Advertisement

Science Fiction and the Ancient Novel

Chapter
  • 211 Downloads
Part of the Palgrave Histories of Literature book series (Palgrave Histories of Literature)

Abstract

This study began by arguing that the task of defining science fiction resolves itself not into a pseudo-‘truth claim’, hard-edged definition of the field, but rather into a delineation of the continuum by which SF can be meaningfully separated out as that form of the Fantastic that embodies a technical (materialist) ‘enframing’, as opposed to the religious (supernatural) approach we would today call ‘Fantasy’

Keywords

Seventeenth Century Celestial Body Science Fiction Loeb Classical Library Medieval Culture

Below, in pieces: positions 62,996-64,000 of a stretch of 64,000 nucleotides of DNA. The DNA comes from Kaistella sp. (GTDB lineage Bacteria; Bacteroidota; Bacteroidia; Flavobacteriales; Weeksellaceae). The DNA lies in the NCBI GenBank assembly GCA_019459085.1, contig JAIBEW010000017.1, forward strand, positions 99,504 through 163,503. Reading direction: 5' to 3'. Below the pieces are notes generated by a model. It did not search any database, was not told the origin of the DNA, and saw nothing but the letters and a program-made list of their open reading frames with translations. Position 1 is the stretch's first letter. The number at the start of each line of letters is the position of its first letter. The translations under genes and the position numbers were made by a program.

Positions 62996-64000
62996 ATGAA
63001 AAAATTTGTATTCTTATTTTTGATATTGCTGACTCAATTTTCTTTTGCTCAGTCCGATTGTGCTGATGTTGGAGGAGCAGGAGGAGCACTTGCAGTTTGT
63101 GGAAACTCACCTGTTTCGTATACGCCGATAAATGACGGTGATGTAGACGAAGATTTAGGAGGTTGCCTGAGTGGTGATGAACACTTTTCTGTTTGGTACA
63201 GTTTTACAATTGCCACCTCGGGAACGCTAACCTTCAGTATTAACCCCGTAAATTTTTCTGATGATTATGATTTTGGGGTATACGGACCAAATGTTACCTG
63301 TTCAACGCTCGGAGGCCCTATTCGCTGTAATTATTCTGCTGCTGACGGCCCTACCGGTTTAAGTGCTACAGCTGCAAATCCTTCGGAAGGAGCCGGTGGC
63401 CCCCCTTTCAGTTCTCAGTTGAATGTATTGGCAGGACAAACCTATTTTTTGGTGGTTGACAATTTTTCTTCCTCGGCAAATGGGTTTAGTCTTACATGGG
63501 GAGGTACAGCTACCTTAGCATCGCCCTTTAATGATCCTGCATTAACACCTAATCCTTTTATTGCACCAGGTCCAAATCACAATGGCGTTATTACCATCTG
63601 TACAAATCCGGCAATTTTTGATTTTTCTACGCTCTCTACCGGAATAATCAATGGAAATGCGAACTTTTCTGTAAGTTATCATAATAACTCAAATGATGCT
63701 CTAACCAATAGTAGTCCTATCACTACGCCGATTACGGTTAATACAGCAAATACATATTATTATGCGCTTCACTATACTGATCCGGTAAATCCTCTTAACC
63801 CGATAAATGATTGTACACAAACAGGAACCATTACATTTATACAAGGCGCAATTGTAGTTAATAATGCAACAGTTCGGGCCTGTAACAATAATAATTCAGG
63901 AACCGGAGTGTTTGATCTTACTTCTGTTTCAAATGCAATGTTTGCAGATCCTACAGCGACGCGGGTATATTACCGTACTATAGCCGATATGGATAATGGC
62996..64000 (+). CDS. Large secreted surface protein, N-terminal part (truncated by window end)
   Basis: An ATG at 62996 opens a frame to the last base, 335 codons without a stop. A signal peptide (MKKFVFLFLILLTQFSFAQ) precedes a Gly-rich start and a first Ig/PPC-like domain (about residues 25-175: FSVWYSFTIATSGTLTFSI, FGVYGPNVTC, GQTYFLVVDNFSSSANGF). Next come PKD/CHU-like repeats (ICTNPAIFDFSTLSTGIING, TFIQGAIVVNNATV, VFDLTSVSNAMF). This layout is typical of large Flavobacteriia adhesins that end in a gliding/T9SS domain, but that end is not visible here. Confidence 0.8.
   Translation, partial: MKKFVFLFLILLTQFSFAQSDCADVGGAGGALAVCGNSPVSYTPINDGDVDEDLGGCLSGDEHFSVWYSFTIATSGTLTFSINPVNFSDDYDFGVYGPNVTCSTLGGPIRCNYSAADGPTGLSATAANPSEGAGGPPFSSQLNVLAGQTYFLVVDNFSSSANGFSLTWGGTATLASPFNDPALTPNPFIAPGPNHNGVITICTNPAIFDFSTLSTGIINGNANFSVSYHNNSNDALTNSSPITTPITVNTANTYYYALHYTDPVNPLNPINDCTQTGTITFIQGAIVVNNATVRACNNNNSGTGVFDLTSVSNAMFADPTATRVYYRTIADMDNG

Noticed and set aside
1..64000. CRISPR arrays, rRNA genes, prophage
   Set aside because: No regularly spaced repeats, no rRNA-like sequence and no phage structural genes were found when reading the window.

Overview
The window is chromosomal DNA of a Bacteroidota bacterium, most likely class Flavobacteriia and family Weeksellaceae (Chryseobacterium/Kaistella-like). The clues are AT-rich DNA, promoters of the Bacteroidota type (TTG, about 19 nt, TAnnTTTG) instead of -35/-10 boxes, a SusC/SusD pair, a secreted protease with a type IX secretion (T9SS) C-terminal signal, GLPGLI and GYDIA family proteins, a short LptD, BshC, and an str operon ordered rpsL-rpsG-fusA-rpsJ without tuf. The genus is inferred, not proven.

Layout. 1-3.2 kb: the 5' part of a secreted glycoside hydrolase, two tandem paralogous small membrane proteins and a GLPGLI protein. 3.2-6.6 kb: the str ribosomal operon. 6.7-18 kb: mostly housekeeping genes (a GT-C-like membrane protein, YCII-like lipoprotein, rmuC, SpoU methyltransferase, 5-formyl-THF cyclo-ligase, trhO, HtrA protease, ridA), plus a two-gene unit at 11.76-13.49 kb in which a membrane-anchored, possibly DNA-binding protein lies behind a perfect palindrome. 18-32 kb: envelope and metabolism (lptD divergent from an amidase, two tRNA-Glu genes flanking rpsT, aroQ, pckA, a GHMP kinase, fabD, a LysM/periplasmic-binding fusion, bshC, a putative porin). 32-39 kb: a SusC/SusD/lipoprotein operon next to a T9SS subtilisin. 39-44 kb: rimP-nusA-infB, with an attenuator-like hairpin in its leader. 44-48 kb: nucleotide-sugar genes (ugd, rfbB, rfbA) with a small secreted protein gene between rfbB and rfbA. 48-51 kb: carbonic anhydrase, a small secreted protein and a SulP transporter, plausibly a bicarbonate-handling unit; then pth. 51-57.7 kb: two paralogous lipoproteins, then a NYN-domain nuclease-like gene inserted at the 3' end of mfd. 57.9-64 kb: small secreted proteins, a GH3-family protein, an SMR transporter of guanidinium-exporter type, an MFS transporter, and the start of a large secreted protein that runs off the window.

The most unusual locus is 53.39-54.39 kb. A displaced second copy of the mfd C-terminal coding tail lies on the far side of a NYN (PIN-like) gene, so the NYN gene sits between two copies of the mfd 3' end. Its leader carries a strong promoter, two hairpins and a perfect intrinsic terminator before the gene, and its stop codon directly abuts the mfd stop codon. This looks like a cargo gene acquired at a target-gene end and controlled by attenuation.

These keywords were added by machine and not by the authors. This process is experimental and the keywords may be updated as the learning algorithm improves.

Preview

Unable to display preview. Download preview PDF.

Unable to display preview. Download preview PDF.

References

  1. Ariosto, Ludovico, Orlando Furioso (1532), ed. Cesare Segre (Milan: Mondadori 1976)Google Scholar
  2. Barratt, Alexandra, ‘St Katherine of Alexandria: The Late Middle English Prose Legend in Southwell Minster MS 7’, Notes and Queries 240 (June 1995), 234Google Scholar
  3. Doody, Margaret Anne, The True Story of the Novel (New Brunswick, NJ: Rutgers University Press 1996)Google Scholar
  4. Lambert, Ladina Bezzola, Imagining the Unimaginable: the Poetics of Early Modern Astronomy (Amsterdam and New York: Rodopi 2002)Google Scholar

Copyright information

© Adam Roberts 2006

Authors and Affiliations

There are no affiliations available

Personalised recommendations